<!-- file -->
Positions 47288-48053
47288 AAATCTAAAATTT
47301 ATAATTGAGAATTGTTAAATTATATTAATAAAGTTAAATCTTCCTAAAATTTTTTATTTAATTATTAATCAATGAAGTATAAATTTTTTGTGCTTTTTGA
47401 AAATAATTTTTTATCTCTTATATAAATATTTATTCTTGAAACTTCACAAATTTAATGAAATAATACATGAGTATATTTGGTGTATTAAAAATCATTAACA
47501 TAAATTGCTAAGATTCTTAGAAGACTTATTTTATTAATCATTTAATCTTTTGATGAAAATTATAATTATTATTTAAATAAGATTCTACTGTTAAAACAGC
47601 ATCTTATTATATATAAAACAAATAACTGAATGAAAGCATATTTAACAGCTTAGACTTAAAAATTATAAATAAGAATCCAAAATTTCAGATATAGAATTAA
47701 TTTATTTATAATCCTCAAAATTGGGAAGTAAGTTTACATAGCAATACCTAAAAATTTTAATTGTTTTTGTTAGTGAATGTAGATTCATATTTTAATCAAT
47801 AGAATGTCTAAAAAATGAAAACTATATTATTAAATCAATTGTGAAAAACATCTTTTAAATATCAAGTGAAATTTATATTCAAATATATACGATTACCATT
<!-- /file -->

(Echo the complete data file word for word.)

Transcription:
Positions 47288-48053
47288 AAATCTAAAATTT
47301 ATAATTGAGAATTGTTAAATTATATTAATAAAGTTAAATCTTCCTAAAATTTTTTATTTAATTATTAATCAATGAAGTATAAATTTTTTGTGCTTTTTGA
47401 AAATAATTTTTTATCTCTTATATAAATATTTATTCTTGAAACTTCACAAATTTAATGAAATAATACATGAGTATATTTGGTGTATTAAAAATCATTAACA
47501 TAAATTGCTAAGATTCTTAGAAGACTTATTTTATTAATCATTTAATCTTTTGATGAAAATTATAATTATTATTTAAATAAGATTCTACTGTTAAAACAGC
47601 ATCTTATTATATATAAAACAAATAACTGAATGAAAGCATATTTAACAGCTTAGACTTAAAAATTATAAATAAGAATCCAAAATTTCAGATATAGAATTAA
47701 TTTATTTATAATCCTCAAAATTGGGAAGTAAGTTTACATAGCAATACCTAAAAATTTTAATTGTTTTTGTTAGTGAATGTAGATTCATATTTTAATCAAT
47801 AGAATGTCTAAAAAATGAAAACTATATTATTAAATCAATTGTGAAAAACATCTTTTAAATATCAAGTGAAATTTATATTCAAATATATACGATTACCATT